Kirk was happy to help out with the book because of the importance of representation in media.
“If we don’t know that people were working on these significant projects, then that’s an important gap that needs to be filled,” she said. “If you don’t see other people doing it, it’s hard to imagine seeing yourself do it.”
Other films at the festival
“Agave: Spirit of a Nation,” 5 p.m. Monday, Lawrence Arts Center, $8
“Warrior Women,” 5:30 p.m. Wednesday, Lawrence Arts Center, $8
“BlacKkKlansman,” 8 p.m. Wednesday, Liberty Hall, Sold out
“Citizen Jane: Battle for the City,” 7 p.m. Thursday, Liberty Hall, Free
“Meow Wolf: Origin Story,” 8 p.m. Thursday, Lawrence Arts Center, $8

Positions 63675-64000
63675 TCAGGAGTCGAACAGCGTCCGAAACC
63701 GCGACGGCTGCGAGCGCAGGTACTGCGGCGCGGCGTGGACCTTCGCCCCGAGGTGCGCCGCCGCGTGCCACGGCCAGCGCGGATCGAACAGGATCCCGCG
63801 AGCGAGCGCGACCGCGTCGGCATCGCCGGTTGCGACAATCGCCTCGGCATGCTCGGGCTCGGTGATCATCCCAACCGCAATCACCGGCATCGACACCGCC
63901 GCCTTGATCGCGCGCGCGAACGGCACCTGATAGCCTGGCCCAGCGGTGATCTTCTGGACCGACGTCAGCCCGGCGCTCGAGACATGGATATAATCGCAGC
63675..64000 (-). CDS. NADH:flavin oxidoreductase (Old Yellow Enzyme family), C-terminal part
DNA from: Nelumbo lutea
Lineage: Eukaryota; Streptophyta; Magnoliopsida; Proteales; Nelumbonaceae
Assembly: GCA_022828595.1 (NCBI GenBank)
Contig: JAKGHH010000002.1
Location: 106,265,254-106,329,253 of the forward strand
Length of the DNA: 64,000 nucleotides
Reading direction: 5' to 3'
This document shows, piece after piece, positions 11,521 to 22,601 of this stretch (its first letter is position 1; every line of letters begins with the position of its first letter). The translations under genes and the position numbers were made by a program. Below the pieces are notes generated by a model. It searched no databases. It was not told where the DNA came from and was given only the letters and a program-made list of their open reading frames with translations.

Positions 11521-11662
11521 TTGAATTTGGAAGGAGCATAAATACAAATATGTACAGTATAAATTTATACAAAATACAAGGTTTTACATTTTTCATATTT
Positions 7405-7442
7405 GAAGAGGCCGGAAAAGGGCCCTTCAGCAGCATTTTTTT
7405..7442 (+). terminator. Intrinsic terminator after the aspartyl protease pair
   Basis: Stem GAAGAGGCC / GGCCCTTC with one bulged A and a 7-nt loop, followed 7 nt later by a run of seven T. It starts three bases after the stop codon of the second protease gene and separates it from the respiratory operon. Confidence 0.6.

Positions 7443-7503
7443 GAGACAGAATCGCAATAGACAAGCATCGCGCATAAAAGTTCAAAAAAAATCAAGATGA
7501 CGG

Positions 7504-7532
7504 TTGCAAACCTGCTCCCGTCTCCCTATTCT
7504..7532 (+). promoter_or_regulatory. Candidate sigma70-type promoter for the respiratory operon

“The Price of Everything,” 5 p.m. Friday, Lawrence Arts Center, $8
“Mankiller,” 7:30 p.m. Friday, Haskell Indian Nations University Auditorium, Free
“The Big Bad Fox and Other Tales,” 10 a.m. Saturday, Lawrence Arts Center, $8
“Sadie,” noon Saturday, Lawrence Arts Center, $8
“William Allen White: What’s the Matter with Kansas?” 2:30 p.m. Saturday, Liberty Hall, $8
Short film showcase, 1 p.m. Sunday, Liberty Hall, $5
Outreach short film showcase, 2 p.m. Sunday, Lawrence Arts Center, Free
“Dragtivists and Transformations,” 3 p.m. Sunday, Liberty Hall, $5
Student shorts, 3:30 p.m. Sunday, Lawrence Arts Center, Free